NWMB still waiting for new turbot quotas
Members of the Nunavut Wildlife Management Board still says there should be no quota increase for Davis Strait turbot but they’re still waiting for David Anderson, the new federal fisheries minister, to announce a new quota.
They may have won their day in court, but Nunavut turbot fishers are still waiting to see if they’ll have any say over quotas in Davis Strait.
Nunavut Tunngavik Inc. launched a court challenge against the former federal fisheries minister, Fred Mifflin, after he announced an 1100-tonne increase in the turbot quota earlier this spring and allocated only 100 tonnes of that to Nunavut.
A federal court ruled that the former minister ignored the Nunavut land claim agreement and the advice of the Nunavut Wildlife Management Board when he announced the increase to the Davis Strait quota.
In his July 14 ruling, Justice Douglas Campbell wrote that “there must be meaningful inclusion of the Nunavut Wildlife Management Board in the government decision-making process before any decisions are made.”
Campbell went on to state that “this means if the government is contemplating taking a position, that possible position must be put to the NWMB to obtain advice and recommendations before any final conclusion is reached about including the position in a decision.”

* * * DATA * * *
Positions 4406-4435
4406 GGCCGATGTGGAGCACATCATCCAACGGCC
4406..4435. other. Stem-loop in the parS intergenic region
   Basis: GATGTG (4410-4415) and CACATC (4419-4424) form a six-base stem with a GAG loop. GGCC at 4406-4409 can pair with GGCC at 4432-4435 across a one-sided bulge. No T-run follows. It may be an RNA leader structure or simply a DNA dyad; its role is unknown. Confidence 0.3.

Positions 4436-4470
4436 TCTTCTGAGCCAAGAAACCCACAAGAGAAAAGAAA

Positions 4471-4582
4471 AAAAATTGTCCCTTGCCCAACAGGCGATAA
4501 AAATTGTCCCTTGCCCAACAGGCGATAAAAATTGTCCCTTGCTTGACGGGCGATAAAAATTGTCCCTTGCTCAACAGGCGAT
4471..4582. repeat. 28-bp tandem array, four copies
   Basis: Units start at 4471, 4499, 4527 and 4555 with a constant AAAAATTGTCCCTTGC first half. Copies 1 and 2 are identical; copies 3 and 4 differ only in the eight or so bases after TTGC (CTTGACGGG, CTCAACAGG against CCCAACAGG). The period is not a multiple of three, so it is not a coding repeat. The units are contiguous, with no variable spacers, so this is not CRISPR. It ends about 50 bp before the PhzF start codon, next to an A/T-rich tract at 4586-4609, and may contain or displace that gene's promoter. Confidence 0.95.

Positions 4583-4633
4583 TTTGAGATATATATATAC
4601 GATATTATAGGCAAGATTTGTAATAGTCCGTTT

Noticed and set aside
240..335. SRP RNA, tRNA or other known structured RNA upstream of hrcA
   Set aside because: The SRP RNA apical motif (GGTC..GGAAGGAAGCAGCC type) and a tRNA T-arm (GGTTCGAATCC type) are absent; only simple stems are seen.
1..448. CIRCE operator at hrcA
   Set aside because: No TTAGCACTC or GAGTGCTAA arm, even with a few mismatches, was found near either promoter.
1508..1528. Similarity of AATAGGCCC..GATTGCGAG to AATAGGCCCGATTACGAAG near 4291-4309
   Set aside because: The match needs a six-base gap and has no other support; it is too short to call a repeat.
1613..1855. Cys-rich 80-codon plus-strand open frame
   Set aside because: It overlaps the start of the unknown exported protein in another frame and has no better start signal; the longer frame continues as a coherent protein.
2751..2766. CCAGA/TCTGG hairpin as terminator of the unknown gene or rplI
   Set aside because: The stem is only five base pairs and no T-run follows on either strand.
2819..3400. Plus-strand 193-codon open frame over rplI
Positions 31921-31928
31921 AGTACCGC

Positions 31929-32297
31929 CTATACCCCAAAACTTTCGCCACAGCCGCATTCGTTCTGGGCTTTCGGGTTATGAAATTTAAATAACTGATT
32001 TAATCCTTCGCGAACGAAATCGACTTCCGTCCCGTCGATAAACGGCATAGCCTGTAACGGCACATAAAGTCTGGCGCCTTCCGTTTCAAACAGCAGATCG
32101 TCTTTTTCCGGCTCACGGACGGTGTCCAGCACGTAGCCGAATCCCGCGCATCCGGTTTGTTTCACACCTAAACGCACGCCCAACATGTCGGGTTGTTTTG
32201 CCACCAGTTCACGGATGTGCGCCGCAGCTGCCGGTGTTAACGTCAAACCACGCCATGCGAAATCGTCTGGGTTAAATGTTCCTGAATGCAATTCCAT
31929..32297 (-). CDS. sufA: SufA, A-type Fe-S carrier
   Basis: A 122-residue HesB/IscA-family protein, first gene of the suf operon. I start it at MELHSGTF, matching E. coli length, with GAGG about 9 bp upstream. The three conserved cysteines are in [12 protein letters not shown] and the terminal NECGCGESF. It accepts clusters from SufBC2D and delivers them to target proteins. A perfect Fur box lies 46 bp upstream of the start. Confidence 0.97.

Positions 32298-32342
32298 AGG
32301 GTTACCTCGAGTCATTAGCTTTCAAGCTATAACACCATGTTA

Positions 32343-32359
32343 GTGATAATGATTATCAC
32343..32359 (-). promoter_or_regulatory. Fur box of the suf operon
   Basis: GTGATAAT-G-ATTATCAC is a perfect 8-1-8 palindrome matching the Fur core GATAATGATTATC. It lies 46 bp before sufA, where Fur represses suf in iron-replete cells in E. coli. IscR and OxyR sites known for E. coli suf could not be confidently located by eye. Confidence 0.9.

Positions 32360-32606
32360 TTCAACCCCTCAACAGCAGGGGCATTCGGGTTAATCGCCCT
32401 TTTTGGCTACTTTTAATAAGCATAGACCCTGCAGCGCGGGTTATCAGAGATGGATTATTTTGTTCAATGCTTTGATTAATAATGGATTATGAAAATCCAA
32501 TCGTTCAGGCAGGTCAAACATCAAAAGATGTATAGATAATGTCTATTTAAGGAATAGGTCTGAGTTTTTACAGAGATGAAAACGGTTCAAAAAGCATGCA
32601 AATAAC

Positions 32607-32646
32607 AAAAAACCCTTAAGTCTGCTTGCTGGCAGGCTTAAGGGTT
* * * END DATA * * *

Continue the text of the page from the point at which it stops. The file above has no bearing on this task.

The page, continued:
Jim Noble, executive director of the NWMB, wants the new fisheries minister, David Anderson, to take this advice and consult the board before announcing a new quota.
No word from new minister yet
And though he’s called the minister, he had no response as of Monday.
And with fishing season set to get underway in the next couple of weeks, Noble was hoping to have had some contact from the minister sooner.
“We were hoping it was (last) Friday,” Noble said about a new quota announcement, “but it didn’t come.”
Fishery closed for now
The minister did, however, announce the closure of the turbot fishery to all fixed and mobile gear vessels last Friday until a new quota is announced.
Noble wouldn’t say what the NWMB is looking for in the way of a new quota.
“I don’t want to release that until we negotiate a little bit with DFO,” he said.
Noble added the board is maintaining its position on conservation to keep the quota at 5500 metric tonnes with no increase at all.